When it comes to contentious stocks, Ocugen (NASDAQ:OCGN) is likely one of the market's leaders. The company is trying to commercialize its coronavirus vaccine candidate and it also boasts long-term growth potential stemming from its group of gene therapies in development for ocular disorders. It's easy to see why there's so much interest in its worthiness as an investment.

With a market cap of only $1.6 billion, it could have a massive amount of room to run. Let's take a look at one argument in favor of buying Ocugen stock and one argument against it to get a better sense of whether it'd be a good pick for your portfolio. 

A doctor wearing personal protective equipment prepares a syringe with a dose of coronavirus vaccine while a patient sits in a chair next to him.

Image source: Getty Images.

A better gene therapy approach

Patrick BafumaOcugen is undervalued and underappreciated compared to its peers.

First, let's talk Covaxin. The fledgling biotech's COVID-19 vaccine candidate has already been filed for Emergency Use Authorization (EUA) in the U.S. for patients aged two to 18 years.  Not only is this a younger age group than the Moderna (NASDAQ:MRNA) and Pfizer (NYSE:PFE) mRNA vaccines have been cleared for, but it's also a different form of vaccine altogether.

Covaxin uses an inactivated virus platform -- the type we all grew up with and has been used for decades in the pediatric population. Sure the two mRNA vaccine makers have quite a head start, but with a $1.7 billion market cap, it won't take much revenue to make an impact for Ocugen. Despite concerns about decreased efficacy and an increased risk of certain types of rare blood clots, even Johnson & Johnson's (NYSE:JNJ) single dose, non-mRNA, adenovirus-based vaccine generated $421 million in the U.S. through the first nine months of 2021. People who are hesitant about clotting risks and the decreased efficacy of the Johnson & Johnson vaccine, as well hesitant over the novelty of mRNA vaccines might be willing to accept the OcuGen jab. Plus with being able to be stored for approximately two years at 2° to 8° C and three months at room temperature, Covaxin is easier to be given in doctor's offices.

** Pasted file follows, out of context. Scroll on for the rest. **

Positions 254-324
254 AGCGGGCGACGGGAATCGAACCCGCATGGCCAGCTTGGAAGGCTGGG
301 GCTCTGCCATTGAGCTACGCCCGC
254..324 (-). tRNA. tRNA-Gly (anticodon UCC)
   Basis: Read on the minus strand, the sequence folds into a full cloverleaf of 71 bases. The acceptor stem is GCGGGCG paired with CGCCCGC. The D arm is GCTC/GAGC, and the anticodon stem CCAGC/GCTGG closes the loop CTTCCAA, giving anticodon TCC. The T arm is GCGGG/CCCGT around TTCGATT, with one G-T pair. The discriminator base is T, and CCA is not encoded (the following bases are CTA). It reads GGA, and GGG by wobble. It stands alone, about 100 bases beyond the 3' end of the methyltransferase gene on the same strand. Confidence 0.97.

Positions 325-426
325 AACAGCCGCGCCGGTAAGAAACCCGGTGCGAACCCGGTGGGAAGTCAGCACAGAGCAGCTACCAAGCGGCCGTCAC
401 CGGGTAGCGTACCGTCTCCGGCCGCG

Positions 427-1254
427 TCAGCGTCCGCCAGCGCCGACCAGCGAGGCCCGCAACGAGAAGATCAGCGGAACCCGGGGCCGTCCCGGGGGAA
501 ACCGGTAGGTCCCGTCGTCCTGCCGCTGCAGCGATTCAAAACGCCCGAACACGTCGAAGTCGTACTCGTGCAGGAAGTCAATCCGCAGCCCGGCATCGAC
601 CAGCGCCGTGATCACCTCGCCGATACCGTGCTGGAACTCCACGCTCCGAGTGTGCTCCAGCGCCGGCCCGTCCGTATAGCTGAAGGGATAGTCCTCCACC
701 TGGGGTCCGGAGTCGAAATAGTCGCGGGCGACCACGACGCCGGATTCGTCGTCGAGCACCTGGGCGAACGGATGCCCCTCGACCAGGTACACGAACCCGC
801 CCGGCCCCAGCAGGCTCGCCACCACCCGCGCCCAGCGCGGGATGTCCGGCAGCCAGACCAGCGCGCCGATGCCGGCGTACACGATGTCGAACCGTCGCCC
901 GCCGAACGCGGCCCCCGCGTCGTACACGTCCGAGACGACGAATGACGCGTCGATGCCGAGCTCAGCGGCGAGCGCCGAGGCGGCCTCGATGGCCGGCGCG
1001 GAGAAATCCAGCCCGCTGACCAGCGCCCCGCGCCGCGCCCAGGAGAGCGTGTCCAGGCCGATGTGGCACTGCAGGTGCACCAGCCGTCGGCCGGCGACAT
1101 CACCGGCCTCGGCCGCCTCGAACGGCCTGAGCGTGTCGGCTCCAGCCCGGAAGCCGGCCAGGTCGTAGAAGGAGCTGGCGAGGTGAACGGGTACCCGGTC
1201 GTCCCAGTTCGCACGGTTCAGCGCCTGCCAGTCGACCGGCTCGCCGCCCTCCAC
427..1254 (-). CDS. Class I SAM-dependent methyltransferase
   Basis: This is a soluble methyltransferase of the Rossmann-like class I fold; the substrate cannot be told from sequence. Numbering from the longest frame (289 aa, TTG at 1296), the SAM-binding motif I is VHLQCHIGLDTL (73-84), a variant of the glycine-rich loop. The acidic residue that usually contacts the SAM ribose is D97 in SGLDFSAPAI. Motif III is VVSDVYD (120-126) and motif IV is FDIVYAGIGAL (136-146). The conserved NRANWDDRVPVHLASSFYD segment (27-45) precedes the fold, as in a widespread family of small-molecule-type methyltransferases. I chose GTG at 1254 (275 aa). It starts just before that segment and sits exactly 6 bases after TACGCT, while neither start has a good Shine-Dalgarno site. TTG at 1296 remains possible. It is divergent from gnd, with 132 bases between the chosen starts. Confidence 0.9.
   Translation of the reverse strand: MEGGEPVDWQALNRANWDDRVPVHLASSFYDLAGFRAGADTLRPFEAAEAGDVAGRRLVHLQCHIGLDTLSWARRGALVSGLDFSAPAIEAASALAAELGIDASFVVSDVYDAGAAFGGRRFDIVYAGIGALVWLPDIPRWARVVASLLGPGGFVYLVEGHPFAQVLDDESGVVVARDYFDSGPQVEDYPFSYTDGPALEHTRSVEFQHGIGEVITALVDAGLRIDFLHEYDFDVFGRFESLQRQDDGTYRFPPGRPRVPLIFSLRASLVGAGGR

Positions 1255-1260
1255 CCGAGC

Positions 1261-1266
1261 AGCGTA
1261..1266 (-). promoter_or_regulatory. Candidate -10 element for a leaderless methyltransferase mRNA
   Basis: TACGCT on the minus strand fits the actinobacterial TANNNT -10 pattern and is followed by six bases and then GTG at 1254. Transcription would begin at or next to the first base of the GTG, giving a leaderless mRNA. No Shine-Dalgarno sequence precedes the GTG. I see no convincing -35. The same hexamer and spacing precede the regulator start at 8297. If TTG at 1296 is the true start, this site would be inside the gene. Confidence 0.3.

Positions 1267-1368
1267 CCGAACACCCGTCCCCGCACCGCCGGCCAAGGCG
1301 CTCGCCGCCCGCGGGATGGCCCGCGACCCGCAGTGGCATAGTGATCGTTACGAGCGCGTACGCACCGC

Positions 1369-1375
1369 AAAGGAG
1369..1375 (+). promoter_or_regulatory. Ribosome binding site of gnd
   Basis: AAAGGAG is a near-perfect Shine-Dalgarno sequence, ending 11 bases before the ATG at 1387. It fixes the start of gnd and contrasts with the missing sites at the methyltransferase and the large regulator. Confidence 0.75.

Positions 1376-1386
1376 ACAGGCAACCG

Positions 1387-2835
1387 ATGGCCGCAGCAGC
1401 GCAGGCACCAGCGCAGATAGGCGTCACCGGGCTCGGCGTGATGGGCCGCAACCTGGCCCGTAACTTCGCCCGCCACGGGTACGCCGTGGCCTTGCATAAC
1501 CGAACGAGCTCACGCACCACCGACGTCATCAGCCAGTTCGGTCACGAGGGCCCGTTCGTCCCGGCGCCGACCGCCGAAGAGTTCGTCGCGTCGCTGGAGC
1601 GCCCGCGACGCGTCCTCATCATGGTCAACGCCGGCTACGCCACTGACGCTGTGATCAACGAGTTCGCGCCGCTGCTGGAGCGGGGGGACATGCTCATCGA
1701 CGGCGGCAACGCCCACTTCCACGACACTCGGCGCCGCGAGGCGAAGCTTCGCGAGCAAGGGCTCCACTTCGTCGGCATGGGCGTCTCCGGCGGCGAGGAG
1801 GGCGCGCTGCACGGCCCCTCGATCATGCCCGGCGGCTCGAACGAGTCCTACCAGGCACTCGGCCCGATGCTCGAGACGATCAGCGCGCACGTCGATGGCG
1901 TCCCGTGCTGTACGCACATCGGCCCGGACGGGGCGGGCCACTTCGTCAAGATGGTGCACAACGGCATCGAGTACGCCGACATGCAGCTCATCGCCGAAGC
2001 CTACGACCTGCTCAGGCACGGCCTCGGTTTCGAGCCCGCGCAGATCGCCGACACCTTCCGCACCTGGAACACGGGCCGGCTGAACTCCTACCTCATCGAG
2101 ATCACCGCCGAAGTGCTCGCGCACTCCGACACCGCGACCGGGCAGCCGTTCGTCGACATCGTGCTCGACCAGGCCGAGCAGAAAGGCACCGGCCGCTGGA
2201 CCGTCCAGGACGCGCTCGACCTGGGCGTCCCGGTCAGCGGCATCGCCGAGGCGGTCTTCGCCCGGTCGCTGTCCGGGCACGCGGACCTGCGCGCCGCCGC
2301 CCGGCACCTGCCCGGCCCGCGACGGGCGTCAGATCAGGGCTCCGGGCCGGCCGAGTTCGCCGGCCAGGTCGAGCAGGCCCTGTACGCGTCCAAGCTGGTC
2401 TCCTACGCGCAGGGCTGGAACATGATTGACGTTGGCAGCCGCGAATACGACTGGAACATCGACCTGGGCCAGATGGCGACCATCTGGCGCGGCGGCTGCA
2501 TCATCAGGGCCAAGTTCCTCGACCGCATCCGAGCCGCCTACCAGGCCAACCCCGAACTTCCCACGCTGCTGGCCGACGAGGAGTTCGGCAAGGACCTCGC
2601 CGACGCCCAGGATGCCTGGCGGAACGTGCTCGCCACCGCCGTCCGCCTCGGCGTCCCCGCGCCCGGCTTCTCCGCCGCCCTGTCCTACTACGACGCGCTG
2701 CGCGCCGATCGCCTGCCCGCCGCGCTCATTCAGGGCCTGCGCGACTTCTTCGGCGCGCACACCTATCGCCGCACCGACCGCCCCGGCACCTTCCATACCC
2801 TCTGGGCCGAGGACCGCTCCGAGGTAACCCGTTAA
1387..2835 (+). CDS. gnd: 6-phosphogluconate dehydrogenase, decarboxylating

But ultimately, any COVID-19 vaccine money is likely a pathway to fuel its goal of becoming an ocular gene therapy solution. The company believes it can treat multiple types of genetic retinal degeneration with a singular drug. In advanced disease, these rare disorders of the eye can cause blindness, but Ocugen's lead therapy OCU400 aims to change that. And the approach of a single medication to treat multiple rare genetic eye diseases might be a better business plan than competitors going after them one at a time.  

Utilizing the well-studied adenovirus delivery system, early studies in mice suggest OCU400 could stop disease progression and rescue vision in both early and advanced stages of disease. If -- and it's a big if -- it can replicate this in human trials, it will be more promising than Nightstar Therapeutics when it was bought by Biogen for $877 million in 2019. In those Phase 1/2 trials, Nightstar's treatment was not curative, only showing signs of improved visual acuity in some patients and possibly slowing down disease progression.  Spark Therapeutics, bought out by Roche for $4.8 billion in 2019 after its rare eye disease therapy was approved, was going after rare genetic ocular diseases one by one.

Ocugen has a better mousetrap than other ophthalmic gene therapy companies today and is a fraction of the price. Plus it has potential vaccine revenue that is near EUA to alleviate costs of research and development.